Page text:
The authors of the secret Pentagon global warming report now say they were only reporting a "worst case" scenario. Futurologist Peter Schwartz says that "unlikely though such events are, such studies are valuable?as valuable as if, say, someone in the 1990s had investigated the highly unlikely looking possibility that someone would try to destroy the World Trade Center by flying two airplanes into it."
In the San Francisco Chronicle, Keay Davidson quotes Pentagon spokesman Lt. Commander Dan Hetladge as saying, "It's a tempest in a teacup." Pentagon official Andrew Marshall authorized the $100,000 report from the Doug Randall and Peter Schwartz of the Emeryville group. Hetladge calls Marshall "the 'Yoda' of the Pentagon: He's the wise one that, when we need someone to think about big things, he's the one we turn to."
Schwartz says he and Randall consulted with "about nine prominent climatologists," but declines to name them. Schwartz seems like an optimist, since in 1999 he wrote a book about the world economy titled "The Long Boom." Randall has written about hydrogen fuel. Instead of choosing actual climate scientists to compile the report, the Pentagon chose two futurists who would be more likely to look on the positive side of things?and got a very bleak report from them.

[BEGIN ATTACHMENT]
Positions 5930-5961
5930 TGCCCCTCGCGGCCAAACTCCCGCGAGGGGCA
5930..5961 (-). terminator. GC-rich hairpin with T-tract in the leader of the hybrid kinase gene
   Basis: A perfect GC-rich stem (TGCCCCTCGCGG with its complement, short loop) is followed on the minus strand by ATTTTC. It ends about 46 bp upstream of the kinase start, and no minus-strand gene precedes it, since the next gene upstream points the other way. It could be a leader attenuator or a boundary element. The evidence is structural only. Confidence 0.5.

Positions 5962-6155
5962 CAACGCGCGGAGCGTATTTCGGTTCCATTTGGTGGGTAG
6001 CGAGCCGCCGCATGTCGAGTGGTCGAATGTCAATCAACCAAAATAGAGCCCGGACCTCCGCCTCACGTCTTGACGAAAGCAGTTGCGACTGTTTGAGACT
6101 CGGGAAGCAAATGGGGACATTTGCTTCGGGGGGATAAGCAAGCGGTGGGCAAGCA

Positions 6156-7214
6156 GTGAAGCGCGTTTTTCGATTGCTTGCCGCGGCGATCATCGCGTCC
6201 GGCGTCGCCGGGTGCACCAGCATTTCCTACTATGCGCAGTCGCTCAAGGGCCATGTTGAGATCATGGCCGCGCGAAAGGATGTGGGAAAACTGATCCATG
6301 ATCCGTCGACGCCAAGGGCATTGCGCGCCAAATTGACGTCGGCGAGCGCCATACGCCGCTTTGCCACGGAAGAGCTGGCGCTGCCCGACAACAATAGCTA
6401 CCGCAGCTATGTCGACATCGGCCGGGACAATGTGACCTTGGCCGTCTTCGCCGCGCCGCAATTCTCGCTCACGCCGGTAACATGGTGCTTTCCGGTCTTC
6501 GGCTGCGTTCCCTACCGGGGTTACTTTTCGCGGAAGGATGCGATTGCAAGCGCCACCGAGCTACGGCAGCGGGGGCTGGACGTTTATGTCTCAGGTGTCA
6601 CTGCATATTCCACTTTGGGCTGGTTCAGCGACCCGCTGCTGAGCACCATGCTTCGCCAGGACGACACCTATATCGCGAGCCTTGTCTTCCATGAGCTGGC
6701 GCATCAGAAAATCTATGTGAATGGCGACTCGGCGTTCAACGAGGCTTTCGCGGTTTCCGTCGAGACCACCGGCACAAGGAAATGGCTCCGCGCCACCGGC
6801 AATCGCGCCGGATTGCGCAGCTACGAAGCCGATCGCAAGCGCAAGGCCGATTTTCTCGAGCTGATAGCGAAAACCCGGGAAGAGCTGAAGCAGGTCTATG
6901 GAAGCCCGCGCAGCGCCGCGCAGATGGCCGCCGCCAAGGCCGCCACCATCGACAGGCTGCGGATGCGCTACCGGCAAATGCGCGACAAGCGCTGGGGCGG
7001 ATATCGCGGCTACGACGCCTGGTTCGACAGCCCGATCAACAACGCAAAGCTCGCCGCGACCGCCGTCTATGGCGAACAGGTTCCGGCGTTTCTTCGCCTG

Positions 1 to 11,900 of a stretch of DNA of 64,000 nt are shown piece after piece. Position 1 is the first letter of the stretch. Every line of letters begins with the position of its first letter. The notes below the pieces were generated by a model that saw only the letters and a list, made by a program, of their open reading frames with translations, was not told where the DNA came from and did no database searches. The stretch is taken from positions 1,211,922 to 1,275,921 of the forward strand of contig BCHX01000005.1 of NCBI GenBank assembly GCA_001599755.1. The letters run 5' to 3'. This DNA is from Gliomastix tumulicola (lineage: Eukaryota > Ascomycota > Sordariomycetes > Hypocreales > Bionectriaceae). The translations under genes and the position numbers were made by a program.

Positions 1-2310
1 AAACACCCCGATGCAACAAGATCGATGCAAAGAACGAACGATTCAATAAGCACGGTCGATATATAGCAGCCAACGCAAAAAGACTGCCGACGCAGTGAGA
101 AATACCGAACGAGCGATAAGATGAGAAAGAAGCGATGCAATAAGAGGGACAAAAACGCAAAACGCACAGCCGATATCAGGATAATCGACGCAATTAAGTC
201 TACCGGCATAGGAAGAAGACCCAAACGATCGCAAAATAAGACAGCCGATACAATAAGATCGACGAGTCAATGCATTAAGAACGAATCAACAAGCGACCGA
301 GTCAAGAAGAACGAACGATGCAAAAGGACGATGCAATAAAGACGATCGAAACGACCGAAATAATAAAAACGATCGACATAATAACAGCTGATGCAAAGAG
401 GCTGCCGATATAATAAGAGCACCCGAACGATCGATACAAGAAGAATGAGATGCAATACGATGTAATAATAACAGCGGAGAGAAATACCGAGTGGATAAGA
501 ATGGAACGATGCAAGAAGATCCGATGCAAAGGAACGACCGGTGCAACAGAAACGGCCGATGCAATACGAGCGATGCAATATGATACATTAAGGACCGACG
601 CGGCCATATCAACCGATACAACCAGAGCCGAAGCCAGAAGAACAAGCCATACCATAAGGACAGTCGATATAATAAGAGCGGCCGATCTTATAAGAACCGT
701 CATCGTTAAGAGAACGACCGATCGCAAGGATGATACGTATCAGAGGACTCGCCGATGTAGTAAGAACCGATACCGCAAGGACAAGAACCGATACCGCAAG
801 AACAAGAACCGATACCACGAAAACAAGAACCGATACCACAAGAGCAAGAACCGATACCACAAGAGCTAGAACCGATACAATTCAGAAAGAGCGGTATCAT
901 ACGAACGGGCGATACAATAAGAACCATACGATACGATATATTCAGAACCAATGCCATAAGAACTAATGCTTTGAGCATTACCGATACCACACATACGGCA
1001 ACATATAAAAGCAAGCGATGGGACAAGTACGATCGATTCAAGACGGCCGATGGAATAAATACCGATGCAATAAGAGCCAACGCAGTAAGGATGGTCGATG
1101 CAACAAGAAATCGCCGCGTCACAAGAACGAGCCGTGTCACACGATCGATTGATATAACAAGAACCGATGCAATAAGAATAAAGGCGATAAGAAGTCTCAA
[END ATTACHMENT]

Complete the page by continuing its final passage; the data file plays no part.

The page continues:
When the future seems darkest, we need to know we're not helpless. Listen to Wayne Dyer tell all about the power of intention on this week's Dreamland! Subscribers: Famous ufologist Stanton Friedman tells what he's discovered about President Eisenhower's dental appointment/meeting with aliens.
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